The ability to hold space for emergence and the unknown led to an unusual setup of the programme. Over the space of a few months, a handful of co-creation partners came together, each supporting a specific part. For example, Esalen, the famous Californian retreat centre, provided first-class facilitators, while the Fetzer Institute steered the research about the role well-being can play for more effective social change. Social entrepreneur associations like Ashoka and Skoll provided funding for their fellows to participate in the programme.

In order to create a wider movement, the Wellbeing Project formed an additional Learning and Convening pillar. Consisting of more than 50 global organizations this group learns directly from the research about the effects of the Wellbeing programme. Coming together at regular intervals, they are discussing how to build a new infrastructure of support for everyone working in the field. Storytelling — i.e., sharing the personal stories of social entrepreneurs broadly — is another important pillar of the programme.

To summarize: the whole Wellbeing Project consisted in its first phase of 4 different pillars:

  1. The Inner Development Programme
  2. The research accompanying the Inner Development Programme
  3. The Learning and Convening group
  4. Storytelling

Over the past three years, I’ve had the privilege to speak both to a number of participants of the core inner development programme, as well as be part of the Learning and Convening pillar. Many stress the fundamentally transformational impulses that the programme generated for them. They have a much deeper understanding of themselves, including their needs and vulnerabilities. Many discover their longing for deeper human relations. For some, their view of the world radically shifts, including a more spiritual outlook on life. Outside of the week-long retreats, groups of participants form vibrant WhatsApp groups, offering support to each other.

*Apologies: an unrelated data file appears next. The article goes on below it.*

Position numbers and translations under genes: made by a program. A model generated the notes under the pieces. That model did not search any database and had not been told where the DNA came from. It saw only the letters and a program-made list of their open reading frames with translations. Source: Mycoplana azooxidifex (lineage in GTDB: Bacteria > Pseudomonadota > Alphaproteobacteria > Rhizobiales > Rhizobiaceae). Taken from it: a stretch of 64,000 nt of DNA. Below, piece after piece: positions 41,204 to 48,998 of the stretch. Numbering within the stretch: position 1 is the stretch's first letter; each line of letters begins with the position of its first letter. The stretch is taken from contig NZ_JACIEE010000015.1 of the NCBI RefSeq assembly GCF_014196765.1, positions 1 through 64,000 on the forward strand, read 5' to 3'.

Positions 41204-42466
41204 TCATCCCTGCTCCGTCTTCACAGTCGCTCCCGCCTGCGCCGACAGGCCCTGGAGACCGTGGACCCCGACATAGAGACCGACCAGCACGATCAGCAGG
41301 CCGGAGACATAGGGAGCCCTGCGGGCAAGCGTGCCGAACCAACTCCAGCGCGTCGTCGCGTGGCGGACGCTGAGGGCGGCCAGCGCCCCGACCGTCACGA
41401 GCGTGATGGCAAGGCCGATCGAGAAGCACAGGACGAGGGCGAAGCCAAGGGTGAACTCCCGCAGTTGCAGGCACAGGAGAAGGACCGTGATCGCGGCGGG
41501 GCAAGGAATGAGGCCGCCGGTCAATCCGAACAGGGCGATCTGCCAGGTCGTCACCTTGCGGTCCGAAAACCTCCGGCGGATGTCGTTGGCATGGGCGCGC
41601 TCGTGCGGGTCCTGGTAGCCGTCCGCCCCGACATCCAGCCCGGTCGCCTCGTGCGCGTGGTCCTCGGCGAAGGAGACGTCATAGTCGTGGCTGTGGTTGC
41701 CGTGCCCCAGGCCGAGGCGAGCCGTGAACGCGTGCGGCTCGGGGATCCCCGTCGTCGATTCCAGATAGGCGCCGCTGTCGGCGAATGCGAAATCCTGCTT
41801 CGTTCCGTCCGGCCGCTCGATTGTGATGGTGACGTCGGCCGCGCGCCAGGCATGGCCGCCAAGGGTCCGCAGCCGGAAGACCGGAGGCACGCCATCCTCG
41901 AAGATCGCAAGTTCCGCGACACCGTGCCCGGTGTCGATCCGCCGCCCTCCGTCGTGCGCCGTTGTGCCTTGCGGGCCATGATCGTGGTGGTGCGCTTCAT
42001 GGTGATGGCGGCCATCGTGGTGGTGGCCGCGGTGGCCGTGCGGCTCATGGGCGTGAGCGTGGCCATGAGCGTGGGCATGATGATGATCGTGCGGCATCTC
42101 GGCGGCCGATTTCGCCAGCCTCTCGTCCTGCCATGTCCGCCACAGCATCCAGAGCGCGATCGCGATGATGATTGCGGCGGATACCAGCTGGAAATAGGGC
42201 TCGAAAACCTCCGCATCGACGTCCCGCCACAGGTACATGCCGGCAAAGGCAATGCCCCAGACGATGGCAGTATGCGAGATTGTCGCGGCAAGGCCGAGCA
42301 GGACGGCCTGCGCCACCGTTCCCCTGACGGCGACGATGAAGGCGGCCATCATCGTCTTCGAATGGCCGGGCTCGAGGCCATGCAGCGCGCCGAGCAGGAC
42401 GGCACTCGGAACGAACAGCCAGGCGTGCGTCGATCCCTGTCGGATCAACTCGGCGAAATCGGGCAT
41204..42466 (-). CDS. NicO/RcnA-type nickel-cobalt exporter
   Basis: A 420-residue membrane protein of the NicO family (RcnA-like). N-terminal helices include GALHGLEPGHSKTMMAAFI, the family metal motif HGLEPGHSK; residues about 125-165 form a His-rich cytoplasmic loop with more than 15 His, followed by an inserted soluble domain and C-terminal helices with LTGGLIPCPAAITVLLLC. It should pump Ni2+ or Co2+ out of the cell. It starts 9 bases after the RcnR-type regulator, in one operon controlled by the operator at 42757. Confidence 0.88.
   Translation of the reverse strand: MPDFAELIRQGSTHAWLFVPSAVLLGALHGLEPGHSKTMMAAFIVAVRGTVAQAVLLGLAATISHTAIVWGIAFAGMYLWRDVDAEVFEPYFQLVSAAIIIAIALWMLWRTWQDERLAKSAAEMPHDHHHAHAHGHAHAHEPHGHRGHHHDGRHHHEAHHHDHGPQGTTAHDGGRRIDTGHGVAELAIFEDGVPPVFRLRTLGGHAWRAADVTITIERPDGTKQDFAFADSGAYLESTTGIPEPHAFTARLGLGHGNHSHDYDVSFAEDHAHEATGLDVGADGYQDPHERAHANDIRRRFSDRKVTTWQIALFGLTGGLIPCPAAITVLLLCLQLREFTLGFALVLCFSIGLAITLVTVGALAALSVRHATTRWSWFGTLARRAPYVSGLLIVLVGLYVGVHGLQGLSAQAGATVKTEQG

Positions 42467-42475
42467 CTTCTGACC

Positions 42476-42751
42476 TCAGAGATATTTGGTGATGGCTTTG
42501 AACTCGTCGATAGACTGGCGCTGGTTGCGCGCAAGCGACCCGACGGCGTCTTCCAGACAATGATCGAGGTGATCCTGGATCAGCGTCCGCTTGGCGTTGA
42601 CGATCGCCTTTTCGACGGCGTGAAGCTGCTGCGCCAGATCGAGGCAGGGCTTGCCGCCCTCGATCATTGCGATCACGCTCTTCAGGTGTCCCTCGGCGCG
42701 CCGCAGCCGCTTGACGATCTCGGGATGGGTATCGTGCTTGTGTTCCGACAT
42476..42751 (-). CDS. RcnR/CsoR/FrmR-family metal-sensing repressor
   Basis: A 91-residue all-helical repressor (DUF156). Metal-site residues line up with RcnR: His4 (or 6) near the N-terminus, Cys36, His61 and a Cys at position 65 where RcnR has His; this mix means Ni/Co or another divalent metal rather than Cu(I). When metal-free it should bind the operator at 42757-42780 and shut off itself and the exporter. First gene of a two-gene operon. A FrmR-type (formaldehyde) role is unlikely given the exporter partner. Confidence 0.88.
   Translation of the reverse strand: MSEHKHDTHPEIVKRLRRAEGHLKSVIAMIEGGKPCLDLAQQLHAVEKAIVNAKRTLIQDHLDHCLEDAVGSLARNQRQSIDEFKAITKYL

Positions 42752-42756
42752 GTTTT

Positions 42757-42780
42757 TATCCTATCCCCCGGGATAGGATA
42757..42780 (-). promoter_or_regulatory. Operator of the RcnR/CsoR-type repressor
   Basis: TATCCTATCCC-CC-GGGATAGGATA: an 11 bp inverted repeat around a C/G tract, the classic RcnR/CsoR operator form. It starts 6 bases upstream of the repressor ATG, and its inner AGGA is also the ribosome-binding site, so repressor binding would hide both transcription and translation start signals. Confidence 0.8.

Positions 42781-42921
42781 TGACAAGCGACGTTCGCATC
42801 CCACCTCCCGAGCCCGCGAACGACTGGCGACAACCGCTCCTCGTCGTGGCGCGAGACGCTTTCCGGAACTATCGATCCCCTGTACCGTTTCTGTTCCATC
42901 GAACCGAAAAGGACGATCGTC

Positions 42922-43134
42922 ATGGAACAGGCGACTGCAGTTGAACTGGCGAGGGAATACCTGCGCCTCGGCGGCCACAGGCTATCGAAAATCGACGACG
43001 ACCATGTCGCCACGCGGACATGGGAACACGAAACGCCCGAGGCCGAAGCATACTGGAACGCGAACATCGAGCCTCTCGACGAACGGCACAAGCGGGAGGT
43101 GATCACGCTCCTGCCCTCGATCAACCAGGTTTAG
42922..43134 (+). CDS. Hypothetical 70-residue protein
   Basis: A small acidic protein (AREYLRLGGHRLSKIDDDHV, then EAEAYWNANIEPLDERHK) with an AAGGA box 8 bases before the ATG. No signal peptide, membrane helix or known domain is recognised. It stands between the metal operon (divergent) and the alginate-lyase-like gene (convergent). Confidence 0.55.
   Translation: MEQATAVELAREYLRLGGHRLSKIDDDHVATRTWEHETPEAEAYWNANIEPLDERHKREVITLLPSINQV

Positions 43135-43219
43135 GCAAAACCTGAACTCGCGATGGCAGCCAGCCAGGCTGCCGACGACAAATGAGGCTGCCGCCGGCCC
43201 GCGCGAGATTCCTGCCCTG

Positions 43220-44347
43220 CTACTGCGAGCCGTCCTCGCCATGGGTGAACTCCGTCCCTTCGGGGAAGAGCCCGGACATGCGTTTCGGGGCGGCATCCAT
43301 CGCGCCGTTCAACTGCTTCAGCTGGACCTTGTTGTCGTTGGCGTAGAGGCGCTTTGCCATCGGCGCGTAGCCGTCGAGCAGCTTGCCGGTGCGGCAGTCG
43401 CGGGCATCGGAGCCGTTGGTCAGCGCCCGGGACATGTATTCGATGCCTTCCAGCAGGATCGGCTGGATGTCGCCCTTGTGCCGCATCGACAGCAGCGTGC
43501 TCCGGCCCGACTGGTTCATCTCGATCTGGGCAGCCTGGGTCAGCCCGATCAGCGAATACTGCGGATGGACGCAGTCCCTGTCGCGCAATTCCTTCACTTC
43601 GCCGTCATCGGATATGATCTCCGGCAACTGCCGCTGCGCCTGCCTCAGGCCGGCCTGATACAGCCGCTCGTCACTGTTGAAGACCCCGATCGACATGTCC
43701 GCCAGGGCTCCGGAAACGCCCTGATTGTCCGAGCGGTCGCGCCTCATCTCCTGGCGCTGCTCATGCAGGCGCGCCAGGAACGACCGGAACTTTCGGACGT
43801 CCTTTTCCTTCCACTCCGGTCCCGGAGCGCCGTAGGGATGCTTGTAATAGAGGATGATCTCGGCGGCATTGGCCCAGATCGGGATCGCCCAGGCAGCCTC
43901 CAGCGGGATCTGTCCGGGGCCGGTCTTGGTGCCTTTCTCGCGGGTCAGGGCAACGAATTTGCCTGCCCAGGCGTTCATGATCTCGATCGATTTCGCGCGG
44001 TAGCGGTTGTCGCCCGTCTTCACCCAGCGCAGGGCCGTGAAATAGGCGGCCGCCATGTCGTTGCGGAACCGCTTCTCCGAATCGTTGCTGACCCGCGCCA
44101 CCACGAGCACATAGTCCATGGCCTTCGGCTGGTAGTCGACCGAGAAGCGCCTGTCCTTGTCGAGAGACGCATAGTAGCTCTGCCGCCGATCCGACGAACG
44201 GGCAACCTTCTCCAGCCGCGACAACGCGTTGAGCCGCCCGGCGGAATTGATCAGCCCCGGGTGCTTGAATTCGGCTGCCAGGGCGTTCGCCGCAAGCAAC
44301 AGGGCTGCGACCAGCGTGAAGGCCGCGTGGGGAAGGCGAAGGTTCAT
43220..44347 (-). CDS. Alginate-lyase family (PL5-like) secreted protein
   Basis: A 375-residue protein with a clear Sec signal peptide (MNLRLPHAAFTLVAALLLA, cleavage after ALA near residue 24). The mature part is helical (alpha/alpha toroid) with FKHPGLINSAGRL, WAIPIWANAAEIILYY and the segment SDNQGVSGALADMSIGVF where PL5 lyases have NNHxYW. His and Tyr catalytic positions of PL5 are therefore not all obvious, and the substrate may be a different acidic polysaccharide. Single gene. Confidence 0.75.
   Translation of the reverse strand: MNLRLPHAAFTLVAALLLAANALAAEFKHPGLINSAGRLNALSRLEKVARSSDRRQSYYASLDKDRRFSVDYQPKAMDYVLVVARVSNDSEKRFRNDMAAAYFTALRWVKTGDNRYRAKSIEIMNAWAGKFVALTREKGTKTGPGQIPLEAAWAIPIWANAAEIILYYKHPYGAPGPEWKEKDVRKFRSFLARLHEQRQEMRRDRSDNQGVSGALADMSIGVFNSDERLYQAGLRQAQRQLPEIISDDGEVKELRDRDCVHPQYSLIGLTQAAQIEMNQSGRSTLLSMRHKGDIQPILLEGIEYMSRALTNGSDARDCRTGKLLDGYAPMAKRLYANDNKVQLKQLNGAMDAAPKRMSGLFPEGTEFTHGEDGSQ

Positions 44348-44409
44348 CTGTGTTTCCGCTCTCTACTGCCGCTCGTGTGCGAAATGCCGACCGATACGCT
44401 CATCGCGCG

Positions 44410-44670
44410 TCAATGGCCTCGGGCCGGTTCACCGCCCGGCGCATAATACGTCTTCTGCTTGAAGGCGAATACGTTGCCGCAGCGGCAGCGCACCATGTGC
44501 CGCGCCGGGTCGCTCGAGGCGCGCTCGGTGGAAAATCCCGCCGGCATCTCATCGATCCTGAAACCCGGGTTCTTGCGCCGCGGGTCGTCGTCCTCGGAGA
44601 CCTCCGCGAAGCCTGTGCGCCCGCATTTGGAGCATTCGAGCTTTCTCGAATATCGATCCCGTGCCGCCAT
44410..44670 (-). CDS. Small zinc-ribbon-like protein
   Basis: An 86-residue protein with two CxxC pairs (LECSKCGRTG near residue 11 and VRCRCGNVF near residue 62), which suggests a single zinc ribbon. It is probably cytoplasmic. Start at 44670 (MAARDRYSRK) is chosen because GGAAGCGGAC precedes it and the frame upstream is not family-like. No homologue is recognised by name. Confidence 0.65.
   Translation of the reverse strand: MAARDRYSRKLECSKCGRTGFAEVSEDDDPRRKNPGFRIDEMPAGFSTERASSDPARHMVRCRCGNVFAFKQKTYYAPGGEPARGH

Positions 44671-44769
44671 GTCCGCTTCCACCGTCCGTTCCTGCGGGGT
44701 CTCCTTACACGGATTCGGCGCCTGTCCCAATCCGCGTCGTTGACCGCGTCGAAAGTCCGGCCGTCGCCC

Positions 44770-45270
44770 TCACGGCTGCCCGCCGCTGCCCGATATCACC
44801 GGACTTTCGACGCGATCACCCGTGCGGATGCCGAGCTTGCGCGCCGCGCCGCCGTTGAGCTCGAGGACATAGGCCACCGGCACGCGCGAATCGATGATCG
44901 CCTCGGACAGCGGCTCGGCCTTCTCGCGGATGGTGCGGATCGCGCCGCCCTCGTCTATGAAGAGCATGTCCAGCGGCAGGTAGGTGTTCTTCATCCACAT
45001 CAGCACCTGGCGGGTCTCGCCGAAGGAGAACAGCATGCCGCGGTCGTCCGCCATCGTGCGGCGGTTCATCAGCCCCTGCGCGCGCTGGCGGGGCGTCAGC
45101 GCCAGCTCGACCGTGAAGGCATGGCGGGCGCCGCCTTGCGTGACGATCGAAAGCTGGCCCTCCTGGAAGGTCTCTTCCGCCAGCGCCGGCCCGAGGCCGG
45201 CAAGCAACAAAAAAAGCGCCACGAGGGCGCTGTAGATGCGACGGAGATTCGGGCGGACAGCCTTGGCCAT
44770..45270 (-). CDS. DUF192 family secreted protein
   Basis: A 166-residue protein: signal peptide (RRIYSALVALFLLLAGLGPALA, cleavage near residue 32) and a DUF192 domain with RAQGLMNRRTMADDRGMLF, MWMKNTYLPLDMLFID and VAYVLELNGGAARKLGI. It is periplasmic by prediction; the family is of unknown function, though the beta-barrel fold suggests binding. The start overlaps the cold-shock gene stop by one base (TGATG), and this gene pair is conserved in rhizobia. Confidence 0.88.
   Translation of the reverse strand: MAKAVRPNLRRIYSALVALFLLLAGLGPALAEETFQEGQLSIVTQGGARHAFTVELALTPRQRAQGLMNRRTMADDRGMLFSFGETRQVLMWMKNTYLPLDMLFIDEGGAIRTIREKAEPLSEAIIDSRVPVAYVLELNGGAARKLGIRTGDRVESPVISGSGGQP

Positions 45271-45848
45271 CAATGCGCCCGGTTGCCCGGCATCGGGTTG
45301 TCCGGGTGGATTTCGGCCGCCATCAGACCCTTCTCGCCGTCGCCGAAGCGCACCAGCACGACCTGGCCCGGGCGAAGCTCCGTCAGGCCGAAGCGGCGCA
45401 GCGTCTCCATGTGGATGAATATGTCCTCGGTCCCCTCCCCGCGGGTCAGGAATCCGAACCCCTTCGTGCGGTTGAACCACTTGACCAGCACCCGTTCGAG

Many video testimonials can be found online, such as this one from Caroline Casey from the Aisling Foundation.

Expire or continue?
At times the radical listening practiced by the team challenged its own convictions. Aaron describes one situation: “The whole project was supposed to end in 2018. But in mid-2017 people asked us to prolong our work. They felt that even though our impulses showed effects, they were not yet fully sustainable and that we still had a role to play.”

Aaron, on the contrary, felt that Wellbeing’s lean co-creative approach, focused largely on the social systems level (through the Learning and Convening group, as well as the sector wide storytelling), had already created an impact that would normally have taken many more years. He was inclined to stick to the original plan of wrapping up the organization. “We wanted to be a catalyst and gradually disappear. The world is ephemeral and we create things for a particular moment in time. Once the context changes, it doesn’t make sense to continue.”

To solve the dilemma, the team again decided to listen. They collected feedback from their network and 18 months and thousands of comments later, decided to continue for another three years. “Our strategy for the next phase was fully formed by the partners. None of the directions we are taking now — focusing on organizational development and bringing the wellbeing agenda to universities — came from our core team.”

The Wellbeing Project on the AQAL